5 November 2012

Zimbabwe: Civic Groups and MDC Dismiss Mugabe Call for March Elections

Photo: IRIN
President Robert Mugabe

The three political parties in the Government of National Unity (GNU) are headed for a deadlock over the date for the next harmonised elections, following more statements by Robert Mugabe that the elections would be in March next year, with or without a new constitution.

Mugabe made the comments at the ZANU PF headquarters in Harare on Saturday, where he launched the 2012/2013 Presidential Well Wishers Special Agricultural Inputs Scheme. He also announced that his party would reveal their position on the COPAC draft constitution next week.

The election date has already been rejected by the MDC formations and civic groups in the country, who say more time is needed to implement key reforms that were agreed to in the Global Political Agreement (GPA). Facilitated by regional leaders, the GPA laid out the roadmap towards elections and a new constitution is part of it.

The COPAC draft has already been adopted by the MDC formations and civic groups, who are pushing for a YES vote at the referendum. But ZANU PF have been pushing for a NO vote, insisting the draft does not represent what Zimbabweans want.

Mugabe further complicated matters at the 2nd All Stakeholders Conference last month. In his address to delegates he said the principals would have the final word on the draft constitution. Mugabe also repeated this when he opened the fifth session of parliament last week.

Thabani Nyoni from the Crisis Coalition, which represents 350 member organisations, told SW Radio Africa that there is a general consensus among the groups that the environment in Zimbabwe is not conducive to holding elections. He said no talk of elections should even begin before the key reforms, agreed on by the political parties, are implemented.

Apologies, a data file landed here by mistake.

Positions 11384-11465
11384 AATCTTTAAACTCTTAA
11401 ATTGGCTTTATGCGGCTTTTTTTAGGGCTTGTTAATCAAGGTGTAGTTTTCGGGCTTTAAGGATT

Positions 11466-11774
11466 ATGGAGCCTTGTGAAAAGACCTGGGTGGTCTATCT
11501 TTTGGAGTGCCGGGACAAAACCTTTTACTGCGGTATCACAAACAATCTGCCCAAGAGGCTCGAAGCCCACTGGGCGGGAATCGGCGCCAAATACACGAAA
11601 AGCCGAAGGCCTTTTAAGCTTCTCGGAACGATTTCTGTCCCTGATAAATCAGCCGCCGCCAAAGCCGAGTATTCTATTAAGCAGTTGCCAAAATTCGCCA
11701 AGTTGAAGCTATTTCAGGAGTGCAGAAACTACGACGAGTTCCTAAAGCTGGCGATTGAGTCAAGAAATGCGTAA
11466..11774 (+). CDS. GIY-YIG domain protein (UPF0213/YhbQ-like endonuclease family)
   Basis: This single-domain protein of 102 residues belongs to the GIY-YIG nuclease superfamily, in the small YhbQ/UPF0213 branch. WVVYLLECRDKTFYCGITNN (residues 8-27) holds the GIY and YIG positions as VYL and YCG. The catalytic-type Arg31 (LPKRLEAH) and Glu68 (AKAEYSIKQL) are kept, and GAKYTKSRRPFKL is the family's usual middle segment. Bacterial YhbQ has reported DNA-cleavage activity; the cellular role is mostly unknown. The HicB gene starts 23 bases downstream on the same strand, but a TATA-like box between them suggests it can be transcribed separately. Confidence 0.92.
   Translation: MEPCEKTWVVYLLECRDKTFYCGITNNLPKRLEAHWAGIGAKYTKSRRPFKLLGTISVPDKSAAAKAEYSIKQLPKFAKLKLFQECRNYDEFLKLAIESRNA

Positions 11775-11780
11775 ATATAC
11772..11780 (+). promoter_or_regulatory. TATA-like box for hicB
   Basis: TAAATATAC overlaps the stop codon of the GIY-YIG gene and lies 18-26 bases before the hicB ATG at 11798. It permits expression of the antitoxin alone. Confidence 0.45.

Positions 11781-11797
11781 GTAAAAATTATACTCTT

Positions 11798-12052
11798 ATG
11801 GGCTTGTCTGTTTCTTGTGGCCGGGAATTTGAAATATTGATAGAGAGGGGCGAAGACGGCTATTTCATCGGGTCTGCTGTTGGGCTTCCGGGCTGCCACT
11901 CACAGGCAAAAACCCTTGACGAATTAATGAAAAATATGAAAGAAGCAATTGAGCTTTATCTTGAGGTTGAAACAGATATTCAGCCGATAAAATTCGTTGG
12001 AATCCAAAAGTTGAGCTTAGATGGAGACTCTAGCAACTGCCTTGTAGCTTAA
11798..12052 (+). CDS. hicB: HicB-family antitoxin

"We feel that this talk of elections is part of that process of frustrating the progress in making key reforms because people are being perpetually subjected to an electioneering mode, which does not allow sober engagement or critical reforms to take place," Nyoni explained.

Regarding Mugabe's comments that the principals have the last word, Nyoni said: "We had problems initially with the constitutional process being moved from people to parliament. We have even more problems with it being moved from parliament to executive. We feel that it is an affront to the ideals of constitutional participation in Zimbabwe."

Seiso Moyo, the MDC-T secretary for elections, agreed. But he told SW Radio Africa that he doubts that Robert Mugabe would hijack the process, since he and the other party leaders were consulted throughout the negotiating process and gave their consent to what was agreed on.

"The people have spoken and they will speak again at the referendum. So I don't see how at this stage the principals can all of a sudden become the people and go against the draft. It is already a negotiated document. The principals had their input and they provided leadership to the negotiators," Moyo said.

Both Nyoni and Moyo dismissed the March date for elections that Mugabe has repeated, saying there needs to be a drastic change in the atmosphere on the ground and legislative changes that help create that environment. Both agreed March is too early.

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